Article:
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Pause for a mental health check

Posted 5 years ago in Advisors by Rebecca Gravestock

What does mental health mean to you?

For me, as a Director of People and Performance, it’s about remembering each and every one of us is human. We all feel stress. We all carry burdens that have kept us awake at night. And we all deserve support when times get tough. (But the support I need will be different to yours.)

At Xero, we strive to create a positive environment where everyone feels they belong and can do their best work. Encouraging and supporting the mental wellness of our people is important to us, and this extends across our Xero small business community.

Because running a small business isn’t easy. While it can be one of the most rewarding things you ever do, it also demands a great deal of time and energy. Long days may become frequent and the number of ‘hats’ you wear may seem endless. But when we forget to find ways to switch off – to make time to manage our stress levels – we risk impacting our wellbeing and mental health.

As a time that’s dedicated toward education, awareness and advocacy, World Mental Health Day is a timely opportunity for us to reflect on ourselves  – and our teammates – and seek and offer any support.

Mental illness is more common than you think

Statistics show that one in five Australians say they’ve taken time off work due to feeling mentally unwell in the past 12 months, with anxiety and depression being the most common. But despite so many people finding themselves in the same boat, less than half call out for help.  

For many small business owners, stress tends to stem from financial pressures, sustainability of the business and cash flow. According to Xero Small Business Insights, only 52% of small businesses in Australia are cash flow positive.

Tom Larkin, the Director of accounting firm IEC Advisory, supports more than 100 agricultural businesses across central and western NSW and has seen the negative impact that financial strain can have on a business owner.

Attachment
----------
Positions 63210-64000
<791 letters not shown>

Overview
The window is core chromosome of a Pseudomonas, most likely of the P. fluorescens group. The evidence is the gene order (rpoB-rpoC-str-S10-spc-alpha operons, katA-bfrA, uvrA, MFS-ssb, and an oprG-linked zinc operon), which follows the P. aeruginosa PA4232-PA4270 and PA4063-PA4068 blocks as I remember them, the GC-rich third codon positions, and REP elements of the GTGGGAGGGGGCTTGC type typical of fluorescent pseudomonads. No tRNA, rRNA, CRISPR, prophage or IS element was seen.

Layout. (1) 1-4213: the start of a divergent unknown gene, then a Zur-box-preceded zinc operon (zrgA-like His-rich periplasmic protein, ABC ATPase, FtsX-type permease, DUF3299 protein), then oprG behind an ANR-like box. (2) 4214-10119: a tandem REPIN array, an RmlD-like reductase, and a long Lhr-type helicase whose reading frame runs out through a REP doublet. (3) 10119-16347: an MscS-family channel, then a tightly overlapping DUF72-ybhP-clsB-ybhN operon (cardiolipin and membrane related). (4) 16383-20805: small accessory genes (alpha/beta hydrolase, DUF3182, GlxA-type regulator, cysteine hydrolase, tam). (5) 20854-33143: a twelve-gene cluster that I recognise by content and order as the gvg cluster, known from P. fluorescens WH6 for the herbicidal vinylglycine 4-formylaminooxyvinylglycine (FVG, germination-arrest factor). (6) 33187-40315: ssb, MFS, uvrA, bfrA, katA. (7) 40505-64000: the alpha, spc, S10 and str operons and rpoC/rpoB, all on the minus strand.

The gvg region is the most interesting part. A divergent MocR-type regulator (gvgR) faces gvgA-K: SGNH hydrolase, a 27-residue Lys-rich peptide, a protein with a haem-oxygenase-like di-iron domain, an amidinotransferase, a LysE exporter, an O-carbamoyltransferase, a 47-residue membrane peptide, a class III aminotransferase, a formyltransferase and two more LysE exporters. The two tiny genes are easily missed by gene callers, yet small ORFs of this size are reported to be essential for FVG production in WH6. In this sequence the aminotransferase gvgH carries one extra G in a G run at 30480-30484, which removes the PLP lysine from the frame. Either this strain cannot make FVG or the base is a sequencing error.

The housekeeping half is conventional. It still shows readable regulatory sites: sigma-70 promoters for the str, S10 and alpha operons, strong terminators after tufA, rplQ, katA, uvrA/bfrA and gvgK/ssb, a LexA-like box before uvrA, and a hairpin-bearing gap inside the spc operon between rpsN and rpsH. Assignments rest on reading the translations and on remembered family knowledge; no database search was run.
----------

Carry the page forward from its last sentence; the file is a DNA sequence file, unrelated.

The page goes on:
“In anticipation of the impending drought, farmers have done a lot of work in building reserves and being proactive, but it still hasn’t been good enough for this intense and sustained dry period.”

“For many, the hard work and difficult decision-making has, in their eyes, amounted to nothing. The seasonal conditions impacting on stock and land, coupled with the negative cash flow, has a massive toll on their mental health and wellbeing.”

 Tools to help you feel in control with minimal resources

If you’re working in a small business, you may come across a time when you’re short on the time, resources or energy required to contend with a situation that’s been thrown at you.

Rather than working longer hours to keep up, experts suggest you make time to be conscious of the various demands and pressures – and consider the technology, tools and support available to help you work more effectively.

“It’s about managing your energy – such as your mind, body, emotions, and spirit – as much as your time,” says Arthur Papagiannis, the Founder and Managing Director of AP Psychology and Consulting Services.

“Fifty percent of a person’s mental health recovery is connection with others, 25% is lifestyle, including the right food, drink, and exercise, and 25% is psychological. There’s a lot that can be done through relationships with people and lifestyle changes, if you can find more time for yourself.

“If that’s all in check, we can manage things better. We’re often trying to manage other things, apart from ourselves. We need to get clarity and be able to approach things in a better way.”

Strategies and self-education for your small business

If you or a member of your team has been under pressure lately, Mr Papagiannis suggests the following strategies:

  • Find ways to manage your working hours and take regular breaks throughout the day.
  • Learn to say ‘no’.
  • Plan around deadlines and deliverables.
  • Make time to exercise, do yoga, relax with the family, eat well, undertake hobbies, and connect with family and friends – all of the things that usually drop off when we become stressed.
  • Establish systems to manage and improve cash flow.

Small business owners rarely have the support of a dedicated HR department. So for more ways to look after your mental health and foster a nurturing environment for your team, be sure to make use of the tools HeadsUp have created specifically for small businesses.

If you’re still struggling, don’t be afraid to seek support from family, friends or a professional. Speaking out is not a sign of failure; connections help us maintain our health and wellbeing – and find ways to be the best versions of ourselves.

If you or anyone you know needs help, contact:

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